Zeaxanthin sources, health benefits and uses

Tuesday, September 19, 2017 by

Zeaxanthin is a type of carotenoid that is commonly found in nature. It is classified as a natural lipid antioxidant. According to an entry on the open chemistry database Pub Chem, zeaxanthin accumulates in the eye lens and macular region of the retina. The compound is also found to have higher concentrations in the macula compared with those found in plasma and other tissues.

An article posted on the Supplement Police website noted that the word “zeaxanthin” was derived from the Greek word that means yellow. This explains why the compound gives certain food such as paprika, corn, saffron, and goji berries their distinct yellowish color.  Likewise, zeaxanthin is found in great abundance in green leafy vegetables — such as kale, spinach, lettuce, broccoli, and Brussels Sproutseggs, and peaches.

Cooking foods high in zeaxanthin may not diminish their beneficial effects, as is the case in most essential nutrients. In fact, the cooking process facilitates the breakdown of plant walls that enable the body to better absorb the nutrients. Plant foods are known to contain about 20 times as much zeaxanthin compared with animal food sources.

Zeaxanthin supplements are absorbed in the body about twice as completely as food. The nutrient in also soluble in fat, but not in water. Having said so, zeaxanthin is better absorbed in the body when it is eaten with at least a little fat.

Medicinal uses for zeaxanthin

Zeaxanthin, along with another powerful antioxidant lutein, is best known for its beneficial effects on eye health. An entry featured on the Nutritional Supplements Health Guide website noted that zeaxanthin is notably effective in reducing the risk of developing age-related macular degeneration (ARMD).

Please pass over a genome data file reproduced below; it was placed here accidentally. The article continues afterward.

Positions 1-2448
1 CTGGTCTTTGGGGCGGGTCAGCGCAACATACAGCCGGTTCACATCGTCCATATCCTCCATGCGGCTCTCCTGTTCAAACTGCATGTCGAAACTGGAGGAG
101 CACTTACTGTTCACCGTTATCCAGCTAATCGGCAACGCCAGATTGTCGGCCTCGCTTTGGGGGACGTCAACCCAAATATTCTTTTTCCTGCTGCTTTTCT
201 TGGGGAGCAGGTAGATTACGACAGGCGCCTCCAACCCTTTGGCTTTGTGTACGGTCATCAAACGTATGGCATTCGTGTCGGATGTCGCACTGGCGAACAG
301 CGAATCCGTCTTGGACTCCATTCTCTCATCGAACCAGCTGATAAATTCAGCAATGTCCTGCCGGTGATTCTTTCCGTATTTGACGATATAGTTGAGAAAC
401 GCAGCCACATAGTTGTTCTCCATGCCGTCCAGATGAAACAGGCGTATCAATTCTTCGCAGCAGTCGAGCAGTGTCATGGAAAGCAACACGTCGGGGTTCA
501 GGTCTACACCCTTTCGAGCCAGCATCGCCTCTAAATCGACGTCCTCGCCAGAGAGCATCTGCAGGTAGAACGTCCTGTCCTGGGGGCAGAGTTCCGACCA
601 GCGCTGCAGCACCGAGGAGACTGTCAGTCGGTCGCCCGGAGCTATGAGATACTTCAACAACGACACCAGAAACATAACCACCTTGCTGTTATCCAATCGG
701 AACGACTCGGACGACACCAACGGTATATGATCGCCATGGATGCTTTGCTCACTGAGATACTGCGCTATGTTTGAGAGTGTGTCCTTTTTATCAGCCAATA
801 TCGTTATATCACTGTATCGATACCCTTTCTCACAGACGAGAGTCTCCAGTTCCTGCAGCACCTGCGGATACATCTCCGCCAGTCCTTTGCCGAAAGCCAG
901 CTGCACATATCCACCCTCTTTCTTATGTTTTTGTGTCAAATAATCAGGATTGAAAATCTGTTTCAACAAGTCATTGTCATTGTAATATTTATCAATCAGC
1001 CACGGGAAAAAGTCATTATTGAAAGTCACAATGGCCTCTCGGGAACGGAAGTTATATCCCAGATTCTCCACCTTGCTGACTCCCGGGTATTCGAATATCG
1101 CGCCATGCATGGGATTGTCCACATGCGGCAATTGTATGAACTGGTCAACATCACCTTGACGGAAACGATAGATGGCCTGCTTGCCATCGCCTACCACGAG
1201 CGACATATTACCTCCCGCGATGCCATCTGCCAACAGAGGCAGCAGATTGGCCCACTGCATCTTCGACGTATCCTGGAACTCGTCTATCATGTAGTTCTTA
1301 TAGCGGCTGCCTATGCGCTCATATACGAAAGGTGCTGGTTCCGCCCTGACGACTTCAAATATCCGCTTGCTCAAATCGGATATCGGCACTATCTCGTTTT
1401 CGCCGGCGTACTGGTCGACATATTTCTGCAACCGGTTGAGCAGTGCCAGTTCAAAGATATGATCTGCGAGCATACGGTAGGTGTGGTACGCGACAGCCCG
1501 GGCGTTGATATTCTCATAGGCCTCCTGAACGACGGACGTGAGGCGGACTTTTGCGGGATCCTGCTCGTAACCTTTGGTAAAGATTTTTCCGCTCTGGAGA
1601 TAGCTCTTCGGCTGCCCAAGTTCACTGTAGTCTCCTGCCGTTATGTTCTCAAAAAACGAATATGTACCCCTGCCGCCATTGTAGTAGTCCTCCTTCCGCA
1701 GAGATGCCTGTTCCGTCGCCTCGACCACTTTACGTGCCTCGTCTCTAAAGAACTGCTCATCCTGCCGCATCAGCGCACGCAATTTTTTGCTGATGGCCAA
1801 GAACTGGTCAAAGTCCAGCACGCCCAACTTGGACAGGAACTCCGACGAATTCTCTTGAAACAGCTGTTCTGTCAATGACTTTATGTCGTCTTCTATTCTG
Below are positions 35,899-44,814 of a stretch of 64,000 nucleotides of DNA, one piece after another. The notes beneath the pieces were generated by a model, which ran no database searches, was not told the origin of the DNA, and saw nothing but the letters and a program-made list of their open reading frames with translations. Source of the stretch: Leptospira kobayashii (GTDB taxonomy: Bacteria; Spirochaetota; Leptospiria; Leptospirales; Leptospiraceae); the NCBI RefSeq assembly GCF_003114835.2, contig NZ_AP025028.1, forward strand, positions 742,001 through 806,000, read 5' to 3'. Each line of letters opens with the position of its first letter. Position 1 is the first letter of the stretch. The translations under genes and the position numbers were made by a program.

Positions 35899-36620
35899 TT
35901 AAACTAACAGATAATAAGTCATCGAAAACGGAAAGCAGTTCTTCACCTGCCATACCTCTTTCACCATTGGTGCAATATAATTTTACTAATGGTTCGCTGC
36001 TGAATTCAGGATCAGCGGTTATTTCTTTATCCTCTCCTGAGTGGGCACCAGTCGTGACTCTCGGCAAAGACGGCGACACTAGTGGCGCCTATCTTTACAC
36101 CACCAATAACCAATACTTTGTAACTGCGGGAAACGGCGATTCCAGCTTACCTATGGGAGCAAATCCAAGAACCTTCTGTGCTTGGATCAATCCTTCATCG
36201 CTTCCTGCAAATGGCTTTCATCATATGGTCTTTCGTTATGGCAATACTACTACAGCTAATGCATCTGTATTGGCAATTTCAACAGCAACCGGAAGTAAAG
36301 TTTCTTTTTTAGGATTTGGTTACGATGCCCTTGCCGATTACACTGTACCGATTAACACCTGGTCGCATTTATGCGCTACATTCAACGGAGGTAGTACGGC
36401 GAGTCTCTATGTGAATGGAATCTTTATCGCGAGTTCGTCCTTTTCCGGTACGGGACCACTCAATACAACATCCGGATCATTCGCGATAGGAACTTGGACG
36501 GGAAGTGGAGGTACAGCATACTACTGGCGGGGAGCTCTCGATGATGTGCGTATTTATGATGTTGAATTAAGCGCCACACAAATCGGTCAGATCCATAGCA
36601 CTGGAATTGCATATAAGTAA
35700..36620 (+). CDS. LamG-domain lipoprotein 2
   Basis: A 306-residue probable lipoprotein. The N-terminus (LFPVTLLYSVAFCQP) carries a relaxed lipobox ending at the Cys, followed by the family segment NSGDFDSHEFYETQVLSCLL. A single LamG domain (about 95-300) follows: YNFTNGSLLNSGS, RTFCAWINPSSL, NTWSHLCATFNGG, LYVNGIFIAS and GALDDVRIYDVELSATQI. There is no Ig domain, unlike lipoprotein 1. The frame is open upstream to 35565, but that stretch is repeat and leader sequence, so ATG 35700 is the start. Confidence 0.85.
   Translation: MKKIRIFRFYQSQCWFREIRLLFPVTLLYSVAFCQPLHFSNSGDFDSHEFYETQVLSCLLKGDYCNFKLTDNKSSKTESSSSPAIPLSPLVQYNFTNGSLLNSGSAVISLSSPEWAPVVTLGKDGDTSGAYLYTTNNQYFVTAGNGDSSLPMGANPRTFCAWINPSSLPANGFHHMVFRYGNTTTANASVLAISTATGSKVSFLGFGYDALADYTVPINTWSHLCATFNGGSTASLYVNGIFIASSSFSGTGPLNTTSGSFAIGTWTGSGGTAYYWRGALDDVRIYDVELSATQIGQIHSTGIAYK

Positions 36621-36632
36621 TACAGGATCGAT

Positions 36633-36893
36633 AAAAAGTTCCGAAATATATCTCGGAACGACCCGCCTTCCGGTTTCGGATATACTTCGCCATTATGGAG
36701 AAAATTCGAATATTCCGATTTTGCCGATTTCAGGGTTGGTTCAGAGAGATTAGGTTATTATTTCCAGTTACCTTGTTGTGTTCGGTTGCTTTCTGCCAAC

Data from the Eye Disease Case Control Study showed that people with the highest zeaxanthin and lutein consumption had a 57 percent lower risk of having the eye disease than those who took the lowest amounts.

A follow-up study carried out by the Age-Related Eye Disease Study Research Group revealed that even relatively low zeaxanthin intake of only 3.5 milligrams daily may slash the risk of wet ARMD by 37 percent and dry ARMD by 27 percent.

The nutrient is also touted to lower the likelihood of suffering from cataracts. A long-term study of more than 77,000 middle-aged or older female nurses showed that participants who had the highest zeaxanthin intake had 22 percent lower rate of cataract surgery compared with those who had the lowest intake.

Patients suffering from cataract-induced glare may also greatly benefit from this highly important nutrient. Zeaxanthin helps filter high-energy blue wavelength light, which in tern effectively reduces unnecessary glare. Likewise, the important nutrient helps protect and maintain healthy ocular cells.

Aside from its positive effects on eye health, zeaxanthin is also remarkably beneficial to the brain. According to an Examine.com article, octogenarians and centenarians with the highest zeaxanthin intake had lower dementia severitybetter verbal fluency, and overall cognitive performance. The nutrient is also associated with significant improvements in the participants’ memory, processing speed, and executive function.

Furthermore, zeaxanthin is known to contain direct antioxidant potential against peroxyl radicals. The compound is shown to scavenge these harmful toxins regardless of their solubility. The nutrient is also touted to bolster breast milk production in lactating mothers.

Body systems supported by zeaxanthin

Zeaxanthin is particularly beneficial in maintaining eye health. Likewise, it is also useful in improving brain health and boosting the body’s overall immunity. The nutrient is also known to enhance women’s health.

Where to learn more

Summary

Zeaxanthin prevents cataracts, macular edema, and harmful glare.

Zeaxanthin staves off dementia and peroxyl radical infection.

Zeaxanthin enhances eye health and bolsters the body’s immunity.

Zeaxanthin improves brain condition and promotes women’s health.

Sources include:

Examine.com

SupplementPolice.com

PubChem.NCBI.NLM.NIH.gov

Nutritional-Supplements-Health-Guide.com



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